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What Have Encryption Laws Got to do With the Social Sector?


Wednesday, 5th December 2018 at 5:18 pm
Maggie Coggan
Digital rights activists warn the implications of the federal government’s encryption bill will need to be closely watched by social sector organisations, who may be open to law enforcement agencies tapping their phones and accessing their information.


Wednesday, 5th December 2018
at 5:18 pm
Maggie Coggan


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What Have Encryption Laws Got to do With the Social Sector?
Wednesday, 5th December 2018 at 5:18 pm

Digital rights activists warn the implications of the federal government’s encryption bill will need to be closely watched by social sector organisations, who may be open to law enforcement agencies tapping their phones and accessing their information.

Laws allowing police and intelligence agencies to intercept encrypted messages are expected to pass federal Parliament this week, with Labor and the Coalition government striking a deal on Tuesday night.  

Labor’s approved changes include an ongoing committee process into 2019, and assurances that interception powers could only be used for serious offences like terrorism, sex offences, drug and gun crimes.  

Lizzie O’Shea, founding board member of the Digital Rights Watch (DRW), told Pro Bono News the changes were cautiously welcomed by the DRW, but the social sector needed to pay attention to what happened next, because the new laws would definitely affect them.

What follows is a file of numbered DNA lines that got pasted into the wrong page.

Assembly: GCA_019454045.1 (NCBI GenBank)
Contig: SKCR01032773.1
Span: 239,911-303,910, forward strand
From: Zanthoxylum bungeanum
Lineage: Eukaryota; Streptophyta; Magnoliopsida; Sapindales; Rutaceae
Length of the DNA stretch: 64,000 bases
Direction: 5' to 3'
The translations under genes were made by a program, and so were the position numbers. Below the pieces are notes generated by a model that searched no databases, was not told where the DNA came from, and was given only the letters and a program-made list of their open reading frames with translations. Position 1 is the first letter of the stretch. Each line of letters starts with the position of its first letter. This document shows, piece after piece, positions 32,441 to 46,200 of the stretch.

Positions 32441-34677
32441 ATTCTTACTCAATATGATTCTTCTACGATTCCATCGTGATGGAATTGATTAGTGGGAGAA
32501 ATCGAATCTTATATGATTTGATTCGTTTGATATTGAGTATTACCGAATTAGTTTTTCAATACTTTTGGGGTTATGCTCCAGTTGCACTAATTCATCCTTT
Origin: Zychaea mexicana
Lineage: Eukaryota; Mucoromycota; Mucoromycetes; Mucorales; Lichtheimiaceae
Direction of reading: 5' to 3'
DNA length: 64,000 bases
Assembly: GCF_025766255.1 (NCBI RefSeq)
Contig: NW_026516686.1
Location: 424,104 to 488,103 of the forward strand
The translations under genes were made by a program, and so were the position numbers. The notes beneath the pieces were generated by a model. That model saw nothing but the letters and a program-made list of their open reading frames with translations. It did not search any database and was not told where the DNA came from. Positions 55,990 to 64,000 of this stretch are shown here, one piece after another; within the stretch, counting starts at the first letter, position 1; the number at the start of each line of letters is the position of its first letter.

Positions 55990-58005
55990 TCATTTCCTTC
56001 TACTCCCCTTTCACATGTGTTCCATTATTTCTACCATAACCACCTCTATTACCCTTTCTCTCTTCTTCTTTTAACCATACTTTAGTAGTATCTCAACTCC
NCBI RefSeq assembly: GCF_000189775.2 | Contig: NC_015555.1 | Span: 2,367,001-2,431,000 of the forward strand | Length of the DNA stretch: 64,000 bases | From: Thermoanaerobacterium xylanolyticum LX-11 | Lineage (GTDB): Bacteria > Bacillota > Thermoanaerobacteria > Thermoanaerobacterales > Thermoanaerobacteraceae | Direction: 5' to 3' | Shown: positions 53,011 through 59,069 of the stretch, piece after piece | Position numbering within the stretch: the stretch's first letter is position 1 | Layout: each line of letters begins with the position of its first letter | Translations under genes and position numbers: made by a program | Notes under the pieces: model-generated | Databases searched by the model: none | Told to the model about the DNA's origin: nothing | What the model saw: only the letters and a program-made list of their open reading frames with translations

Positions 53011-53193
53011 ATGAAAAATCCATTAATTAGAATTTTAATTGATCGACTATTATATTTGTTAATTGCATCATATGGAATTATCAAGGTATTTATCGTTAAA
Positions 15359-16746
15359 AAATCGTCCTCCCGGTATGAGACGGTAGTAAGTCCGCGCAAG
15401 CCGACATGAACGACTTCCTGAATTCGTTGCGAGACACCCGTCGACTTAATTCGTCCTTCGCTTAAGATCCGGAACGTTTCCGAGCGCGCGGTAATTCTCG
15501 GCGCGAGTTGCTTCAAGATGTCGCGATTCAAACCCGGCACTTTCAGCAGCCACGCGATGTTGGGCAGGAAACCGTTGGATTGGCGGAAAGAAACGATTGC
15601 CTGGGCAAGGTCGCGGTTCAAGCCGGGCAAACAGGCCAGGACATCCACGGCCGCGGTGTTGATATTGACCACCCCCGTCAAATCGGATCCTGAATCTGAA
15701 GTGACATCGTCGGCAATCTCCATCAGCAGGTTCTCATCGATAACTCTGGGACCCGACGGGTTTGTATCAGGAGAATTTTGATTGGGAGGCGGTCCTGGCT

She said any social service organisation that dealt with people who might have committed an offence would be open to law enforcement agencies gaining all sorts of information.

Lots of different social service providers might come into contact with someone involved in a serious criminal offence, who’s seeking help from them,” O’Shea said.

“It is then open to law enforcement agencies to gain access to the information they need to be able to pursue those offenses, like installing spyware or tapping into phones that belong to social service providers. There’s no limit on how these powers might be used.”

She also said large Australian databases which store personal and private information like the NDIS were at a higher risk of being hacked, similarly to the WannaCry ransomware attack, which led to hackers gaining access to the UK National Health Service.      

“That attack was the result of the National Security Agency finding a weakness in Microsoft software that it exploited for intelligence purposes, and didn’t disclose to Microsoft itself until that tool went missing or was stolen by hackers,” she said.

She said any kind of technology issue that affects people’s rights was something that the social sector had to pay attention to, and it shouldn’t assume it won’t affect their organisation.

“We can’t just assume that these issues don’t apply to them because every kind of social sector organisation that’s providing services is probably using technology in some format.”

She said it was important the sector not only kept their heads up to what was happening but also made their voices heard.

“The more people we have talking about how widespread and significant this issue is the better chance we have at trying to resist the worst excesses of it,” she said.


Maggie Coggan  |  Journalist  |  @MaggieCoggan

Maggie Coggan is a journalist at Pro Bono News covering the social sector.


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